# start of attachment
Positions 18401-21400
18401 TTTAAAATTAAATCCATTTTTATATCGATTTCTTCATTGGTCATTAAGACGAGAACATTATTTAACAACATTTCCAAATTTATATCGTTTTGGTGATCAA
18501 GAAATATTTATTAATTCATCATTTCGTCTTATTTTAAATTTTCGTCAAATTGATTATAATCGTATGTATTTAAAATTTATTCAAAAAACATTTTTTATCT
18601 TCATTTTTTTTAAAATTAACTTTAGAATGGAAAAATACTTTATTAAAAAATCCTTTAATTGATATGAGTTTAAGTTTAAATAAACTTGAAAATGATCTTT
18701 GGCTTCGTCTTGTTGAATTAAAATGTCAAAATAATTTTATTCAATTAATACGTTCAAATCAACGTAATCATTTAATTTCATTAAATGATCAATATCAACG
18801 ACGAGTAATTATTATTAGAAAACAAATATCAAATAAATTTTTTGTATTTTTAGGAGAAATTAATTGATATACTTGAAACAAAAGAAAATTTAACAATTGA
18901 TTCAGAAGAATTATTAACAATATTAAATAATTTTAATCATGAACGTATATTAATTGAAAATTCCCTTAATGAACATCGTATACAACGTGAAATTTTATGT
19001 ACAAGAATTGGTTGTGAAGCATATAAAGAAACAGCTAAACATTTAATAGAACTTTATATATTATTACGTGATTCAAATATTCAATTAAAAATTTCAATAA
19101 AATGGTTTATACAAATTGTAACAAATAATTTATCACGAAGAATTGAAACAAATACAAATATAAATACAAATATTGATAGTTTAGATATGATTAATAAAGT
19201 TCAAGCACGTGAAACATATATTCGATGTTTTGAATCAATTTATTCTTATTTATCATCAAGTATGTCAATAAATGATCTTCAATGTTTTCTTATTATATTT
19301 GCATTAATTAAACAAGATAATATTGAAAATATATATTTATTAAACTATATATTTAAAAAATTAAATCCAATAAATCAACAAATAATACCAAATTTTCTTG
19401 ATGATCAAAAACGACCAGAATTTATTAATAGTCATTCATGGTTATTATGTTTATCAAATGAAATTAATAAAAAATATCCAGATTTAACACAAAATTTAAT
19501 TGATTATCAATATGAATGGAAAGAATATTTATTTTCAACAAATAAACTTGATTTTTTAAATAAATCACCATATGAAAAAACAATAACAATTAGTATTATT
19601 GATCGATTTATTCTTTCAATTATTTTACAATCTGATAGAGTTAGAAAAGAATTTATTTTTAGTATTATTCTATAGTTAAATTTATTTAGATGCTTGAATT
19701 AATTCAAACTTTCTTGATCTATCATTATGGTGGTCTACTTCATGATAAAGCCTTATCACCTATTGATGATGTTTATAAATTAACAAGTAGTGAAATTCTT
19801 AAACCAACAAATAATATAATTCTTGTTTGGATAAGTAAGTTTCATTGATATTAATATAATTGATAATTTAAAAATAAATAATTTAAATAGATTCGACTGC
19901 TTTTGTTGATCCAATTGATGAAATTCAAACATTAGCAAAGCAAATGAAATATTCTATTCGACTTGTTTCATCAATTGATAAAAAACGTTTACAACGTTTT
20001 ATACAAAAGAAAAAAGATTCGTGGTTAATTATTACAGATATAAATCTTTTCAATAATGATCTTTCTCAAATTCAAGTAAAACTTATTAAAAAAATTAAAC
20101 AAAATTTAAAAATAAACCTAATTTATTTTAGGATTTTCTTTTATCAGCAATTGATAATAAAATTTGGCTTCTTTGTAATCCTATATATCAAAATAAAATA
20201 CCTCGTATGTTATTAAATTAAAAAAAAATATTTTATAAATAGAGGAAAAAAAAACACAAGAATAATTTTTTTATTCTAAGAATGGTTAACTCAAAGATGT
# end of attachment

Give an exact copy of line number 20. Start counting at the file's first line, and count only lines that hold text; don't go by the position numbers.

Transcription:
20201 CCTCGTATGTTATTAAATTAAAAAAAAATATTTTATAAATAGAGGAAAAAAAAACACAAGAATAATTTTTTTATTCTAAGAATGGTTAACTCAAAGATGT